Lightroom Classic still has legs?

ex machina

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LOTS of Lightroom Classic mentions in today's Apple event makes me feel pretty good about the apps longevity. Since both LR Classic and LR CC are M1 native I'm guessing Apple believes most people are sticking with the Classic version?
 
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LOTS of Lightroom Classic mentions in today's Apple event makes me feel pretty good about the apps longevity. Since both LR Classic and LR CC are M1 native I'm guessing Apple believes most people are sticking with the Classic version?
I am pretty sure that most serious photographers are using Lightroom Classic rather than Lightroom CC.
I assume that Lightroom Classic will live at least as long as Photoshop.
 

ex machina

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I am pretty sure that most serious photographers are using Lightroom Classic rather than Lightroom CC.
I assume that Lightroom Classic will live at least as long as Photoshop.
Prior consensus seemed to be that once LR CC attains feature parity with Classic that Adobe would EOL the app. Confess I haven't paid recent attention so don't know how far away such parity might be, or if current thinking (or consumer choice) has allowed for a different path?
 

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Since both LR Classic and LR CC are M1 native I'm guessing Apple believes most people are sticking with the Classic version?
Wouldn’t it be Adobe who needed to put the work in to make their applications M1 native? So perhaps this reflects Adobe’s commitment to both products for the foreseeable future.
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Prior consensus seemed to be that once LR CC attains feature parity with Classic that Adobe would EOL the app. Confess I haven't paid recent attention so don't know how far away such parity might be, or if current thinking (or consumer choice) has allowed for a different path?
I’m not sure that’s still the plan. Based on the path Lightroom (formerly CC) has developed in the past couple of years it doesn’t feel like feature parity is much of a target right now.
 
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Prior consensus seemed to be that once LR CC attains feature parity with Classic that Adobe would EOL the app. Confess I haven't paid recent attention so don't know how far away such parity might be, or if current thinking (or consumer choice) has allowed for a different path?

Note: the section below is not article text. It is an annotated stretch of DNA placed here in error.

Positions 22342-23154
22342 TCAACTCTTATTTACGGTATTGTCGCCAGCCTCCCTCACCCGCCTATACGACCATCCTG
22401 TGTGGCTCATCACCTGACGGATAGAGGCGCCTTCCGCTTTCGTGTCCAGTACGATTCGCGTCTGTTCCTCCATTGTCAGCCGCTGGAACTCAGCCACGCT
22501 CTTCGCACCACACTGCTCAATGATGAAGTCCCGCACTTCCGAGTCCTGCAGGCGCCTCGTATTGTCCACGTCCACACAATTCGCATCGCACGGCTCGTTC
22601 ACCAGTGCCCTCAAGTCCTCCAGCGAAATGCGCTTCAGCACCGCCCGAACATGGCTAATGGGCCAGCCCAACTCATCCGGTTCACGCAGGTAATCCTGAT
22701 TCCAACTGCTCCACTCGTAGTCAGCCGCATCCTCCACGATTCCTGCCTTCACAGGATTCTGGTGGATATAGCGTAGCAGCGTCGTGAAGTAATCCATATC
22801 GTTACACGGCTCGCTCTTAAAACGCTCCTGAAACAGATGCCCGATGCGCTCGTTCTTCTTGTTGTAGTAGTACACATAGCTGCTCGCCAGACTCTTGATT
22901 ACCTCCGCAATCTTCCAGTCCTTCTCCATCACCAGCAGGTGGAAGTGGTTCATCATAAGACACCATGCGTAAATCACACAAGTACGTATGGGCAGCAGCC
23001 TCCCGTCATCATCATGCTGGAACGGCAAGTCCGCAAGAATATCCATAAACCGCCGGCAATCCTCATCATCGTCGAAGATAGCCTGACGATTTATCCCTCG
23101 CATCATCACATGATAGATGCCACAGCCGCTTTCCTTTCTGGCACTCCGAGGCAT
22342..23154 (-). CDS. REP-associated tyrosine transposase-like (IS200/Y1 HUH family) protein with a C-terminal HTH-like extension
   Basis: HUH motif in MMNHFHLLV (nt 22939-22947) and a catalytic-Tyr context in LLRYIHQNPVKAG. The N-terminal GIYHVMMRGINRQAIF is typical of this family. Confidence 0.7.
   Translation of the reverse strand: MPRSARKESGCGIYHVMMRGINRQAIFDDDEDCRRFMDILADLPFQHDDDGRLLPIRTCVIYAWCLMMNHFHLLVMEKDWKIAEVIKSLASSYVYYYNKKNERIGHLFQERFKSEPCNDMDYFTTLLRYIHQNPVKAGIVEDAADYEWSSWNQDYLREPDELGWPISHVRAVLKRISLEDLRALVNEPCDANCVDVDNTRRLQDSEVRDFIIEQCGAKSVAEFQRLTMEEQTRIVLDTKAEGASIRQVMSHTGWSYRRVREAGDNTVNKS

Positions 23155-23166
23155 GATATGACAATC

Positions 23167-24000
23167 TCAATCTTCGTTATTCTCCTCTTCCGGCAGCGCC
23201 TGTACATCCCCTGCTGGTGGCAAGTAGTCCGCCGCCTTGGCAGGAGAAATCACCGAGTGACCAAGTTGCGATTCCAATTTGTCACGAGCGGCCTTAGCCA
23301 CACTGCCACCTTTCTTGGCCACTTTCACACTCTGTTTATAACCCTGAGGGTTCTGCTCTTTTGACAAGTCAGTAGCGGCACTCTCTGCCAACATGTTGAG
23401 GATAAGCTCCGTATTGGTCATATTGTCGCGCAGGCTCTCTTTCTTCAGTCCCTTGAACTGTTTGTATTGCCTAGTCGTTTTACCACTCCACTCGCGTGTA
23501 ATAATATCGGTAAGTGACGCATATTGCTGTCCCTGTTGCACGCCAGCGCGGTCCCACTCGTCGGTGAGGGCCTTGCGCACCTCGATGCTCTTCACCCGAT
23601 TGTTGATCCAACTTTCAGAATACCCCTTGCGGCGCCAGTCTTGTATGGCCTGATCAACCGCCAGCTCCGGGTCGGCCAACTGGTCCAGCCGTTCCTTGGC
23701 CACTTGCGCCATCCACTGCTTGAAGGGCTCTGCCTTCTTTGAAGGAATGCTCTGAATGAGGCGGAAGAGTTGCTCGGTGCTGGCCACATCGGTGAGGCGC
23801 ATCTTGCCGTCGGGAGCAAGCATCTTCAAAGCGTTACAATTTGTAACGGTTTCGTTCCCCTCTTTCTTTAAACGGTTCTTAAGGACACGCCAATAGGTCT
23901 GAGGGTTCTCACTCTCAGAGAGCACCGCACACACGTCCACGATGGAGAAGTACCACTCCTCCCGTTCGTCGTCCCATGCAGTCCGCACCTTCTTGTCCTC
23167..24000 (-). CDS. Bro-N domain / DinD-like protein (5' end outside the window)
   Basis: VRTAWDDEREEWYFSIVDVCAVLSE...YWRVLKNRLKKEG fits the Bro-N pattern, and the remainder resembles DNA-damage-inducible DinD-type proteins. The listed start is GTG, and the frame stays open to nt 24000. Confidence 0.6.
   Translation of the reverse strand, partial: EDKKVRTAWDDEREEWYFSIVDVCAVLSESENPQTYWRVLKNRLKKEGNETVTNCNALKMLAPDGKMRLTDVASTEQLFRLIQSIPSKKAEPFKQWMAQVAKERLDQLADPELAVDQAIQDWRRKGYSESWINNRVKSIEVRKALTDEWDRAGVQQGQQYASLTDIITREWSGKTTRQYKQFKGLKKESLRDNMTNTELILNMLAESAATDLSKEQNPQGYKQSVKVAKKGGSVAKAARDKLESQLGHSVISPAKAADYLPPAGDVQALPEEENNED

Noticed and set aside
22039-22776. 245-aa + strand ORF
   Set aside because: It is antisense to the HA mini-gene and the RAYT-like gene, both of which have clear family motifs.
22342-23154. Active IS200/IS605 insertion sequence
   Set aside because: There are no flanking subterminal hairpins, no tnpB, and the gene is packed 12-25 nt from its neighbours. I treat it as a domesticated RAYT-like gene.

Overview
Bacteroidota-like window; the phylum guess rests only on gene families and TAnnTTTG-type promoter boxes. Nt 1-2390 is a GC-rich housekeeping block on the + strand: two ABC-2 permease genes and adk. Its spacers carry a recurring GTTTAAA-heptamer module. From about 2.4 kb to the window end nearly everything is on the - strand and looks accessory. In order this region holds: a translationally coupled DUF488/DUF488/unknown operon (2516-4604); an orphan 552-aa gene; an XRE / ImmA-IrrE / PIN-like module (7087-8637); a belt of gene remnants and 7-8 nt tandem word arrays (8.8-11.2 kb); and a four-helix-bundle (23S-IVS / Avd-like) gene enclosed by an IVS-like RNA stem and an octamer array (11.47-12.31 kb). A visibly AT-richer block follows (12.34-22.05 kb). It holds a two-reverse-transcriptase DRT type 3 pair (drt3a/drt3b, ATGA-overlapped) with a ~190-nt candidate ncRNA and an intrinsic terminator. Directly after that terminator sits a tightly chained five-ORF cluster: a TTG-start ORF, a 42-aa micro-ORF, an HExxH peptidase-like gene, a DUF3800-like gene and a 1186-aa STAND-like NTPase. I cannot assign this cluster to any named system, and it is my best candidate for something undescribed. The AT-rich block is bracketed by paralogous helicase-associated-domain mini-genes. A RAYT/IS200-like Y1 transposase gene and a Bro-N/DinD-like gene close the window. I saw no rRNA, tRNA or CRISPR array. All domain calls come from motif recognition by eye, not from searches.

I understand that the rumors of LrC being replaced by Lr CC were more of a FUD campaign to entice LrC users to switch to other software.
It is nice to have a cloud option, but it can never replace the many terabytes of local data many photographers rely on.
AFAIK, Adobe has never claimed that LrC will go away in favor of the cloud option.
 

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AFAIK, Adobe has never claimed that LrC will go away in favor of the cloud option.
I believe the initial language was something along the lines of Classic being around for the foreseeable future, which they also claimed about perpetual licensing, so ¯\_(ツ)_/¯ .

My guess is that not enough users have adopted the cloud version and Adobe has had to adapt. Maybe they'd have a better time of it if the cloud storage plans were more affordable -- I know that was a show-stopper for me, even if feature parity existed.
 

ex machina

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I’m not sure that’s still the plan. Based on the path Lightroom (formerly CC) has developed in the past couple of years it doesn’t feel like feature parity is much of a target right now.
Really? Is that because you feel the path towards parity hasn't progressed as quickly as you'd have expected, or is there a different target Adobe seems to be shooting for?

Edit: Consumer user vs. pro/enthusiast user base maybe?
 
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comment23

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Really? Is that because you feel the path towards parity hasn't progressed as quickly as you'd have expected, or is there a different target Adobe seems to be shooting for?

Edit: Consumer user vs. pro/enthusiast user base maybe?
Perhaps.

I was thinking about how areas that have seen development in Lightroom (formerly CC) haven’t appeared, to me, to be targeting parity. Although new features have rolled out relatively evenly between both versions, there are still some massive gaps in basic functionality such as printing and file naming in Lightroom (formerly CC).